Brussels / 4 & 5 February 2023


A Service as a Software Substitute (SaaSS) is unjust like proprietary software

Thinking carefully about services

SaaSS means using a service implemented by someone else as a substitute for running your copy of a program for a computing activity that is entirely your own. It is explained in detail at

Services where the code is published as free software provides a huge mitigation to SaaSS, but to keep your software freedom, you need to identify it and avoid using it.

This talk will first explain some finer points of SaaSS going beyond what is written on I will introduce the concept of the primary purpose of using a service and incidental computing. We will evaluate what parts of some popular services are SaaSS. I will introduce an edge case as an example that the line is not always black and white. The audience will gain confidence in evaluating services they encounter for whether any parts are SaaSS.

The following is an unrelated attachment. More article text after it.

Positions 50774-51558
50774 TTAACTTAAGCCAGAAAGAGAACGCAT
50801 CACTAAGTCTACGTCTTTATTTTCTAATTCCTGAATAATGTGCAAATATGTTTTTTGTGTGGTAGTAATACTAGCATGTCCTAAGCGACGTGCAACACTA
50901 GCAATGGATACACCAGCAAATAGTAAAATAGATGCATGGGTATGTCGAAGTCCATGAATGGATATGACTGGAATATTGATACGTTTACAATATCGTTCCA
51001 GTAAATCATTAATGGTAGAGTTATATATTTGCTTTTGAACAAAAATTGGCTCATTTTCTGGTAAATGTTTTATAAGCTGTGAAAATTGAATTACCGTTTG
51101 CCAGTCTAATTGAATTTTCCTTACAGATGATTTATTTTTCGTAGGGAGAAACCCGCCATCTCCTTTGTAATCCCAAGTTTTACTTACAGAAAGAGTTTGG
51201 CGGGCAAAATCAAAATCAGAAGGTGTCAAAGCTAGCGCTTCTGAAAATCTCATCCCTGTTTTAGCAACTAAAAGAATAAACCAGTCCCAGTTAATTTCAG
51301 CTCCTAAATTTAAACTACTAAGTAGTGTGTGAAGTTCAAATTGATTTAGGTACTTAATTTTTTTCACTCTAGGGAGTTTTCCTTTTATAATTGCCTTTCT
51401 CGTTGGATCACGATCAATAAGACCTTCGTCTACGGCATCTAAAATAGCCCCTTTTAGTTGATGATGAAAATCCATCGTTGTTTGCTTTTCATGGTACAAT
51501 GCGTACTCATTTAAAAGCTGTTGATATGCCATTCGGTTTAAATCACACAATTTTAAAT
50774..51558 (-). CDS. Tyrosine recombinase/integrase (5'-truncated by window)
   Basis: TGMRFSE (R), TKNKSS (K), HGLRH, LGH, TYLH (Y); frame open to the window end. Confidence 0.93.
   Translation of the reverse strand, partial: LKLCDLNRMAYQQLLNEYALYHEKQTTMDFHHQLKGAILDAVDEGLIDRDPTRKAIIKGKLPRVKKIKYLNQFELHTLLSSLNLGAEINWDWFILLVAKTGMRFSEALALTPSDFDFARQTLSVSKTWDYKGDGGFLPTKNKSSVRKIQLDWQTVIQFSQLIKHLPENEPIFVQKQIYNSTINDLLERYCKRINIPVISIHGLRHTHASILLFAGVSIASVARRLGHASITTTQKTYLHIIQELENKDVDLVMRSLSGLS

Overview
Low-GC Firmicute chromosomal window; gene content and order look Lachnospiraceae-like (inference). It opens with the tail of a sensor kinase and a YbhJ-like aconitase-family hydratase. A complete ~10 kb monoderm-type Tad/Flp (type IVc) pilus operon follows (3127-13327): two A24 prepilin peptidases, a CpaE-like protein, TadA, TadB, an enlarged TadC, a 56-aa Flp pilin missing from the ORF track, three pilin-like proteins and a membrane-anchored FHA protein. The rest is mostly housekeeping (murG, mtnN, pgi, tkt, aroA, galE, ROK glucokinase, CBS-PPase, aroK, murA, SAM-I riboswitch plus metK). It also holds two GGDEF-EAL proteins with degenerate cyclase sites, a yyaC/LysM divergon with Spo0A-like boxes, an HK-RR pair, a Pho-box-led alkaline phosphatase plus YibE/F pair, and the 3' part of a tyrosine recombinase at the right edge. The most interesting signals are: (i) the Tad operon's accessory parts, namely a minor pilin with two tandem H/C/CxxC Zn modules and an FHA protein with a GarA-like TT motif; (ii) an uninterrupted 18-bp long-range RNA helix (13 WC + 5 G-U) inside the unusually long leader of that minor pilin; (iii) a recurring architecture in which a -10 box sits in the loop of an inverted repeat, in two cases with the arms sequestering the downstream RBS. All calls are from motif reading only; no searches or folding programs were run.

There has been relatively little attention paid to SaaSS, but it is on the rise especially with AI services. I will suggest some practical cases and approaches for raising the issue of SaaSS. Is there a simpler way to put it? Maybe "That kind of service should only run on your own computer as free software."

Publishing free sources for non-SaaSS services is also important and warrants some discussion. If most services aren't SaaSS, why does the FSF recommend the AGPL for all service software? Users of services and society at large deserve the sharing of service software for reasons other than SaaSS which I will discuss.


Photo of Ian Kelling Ian Kelling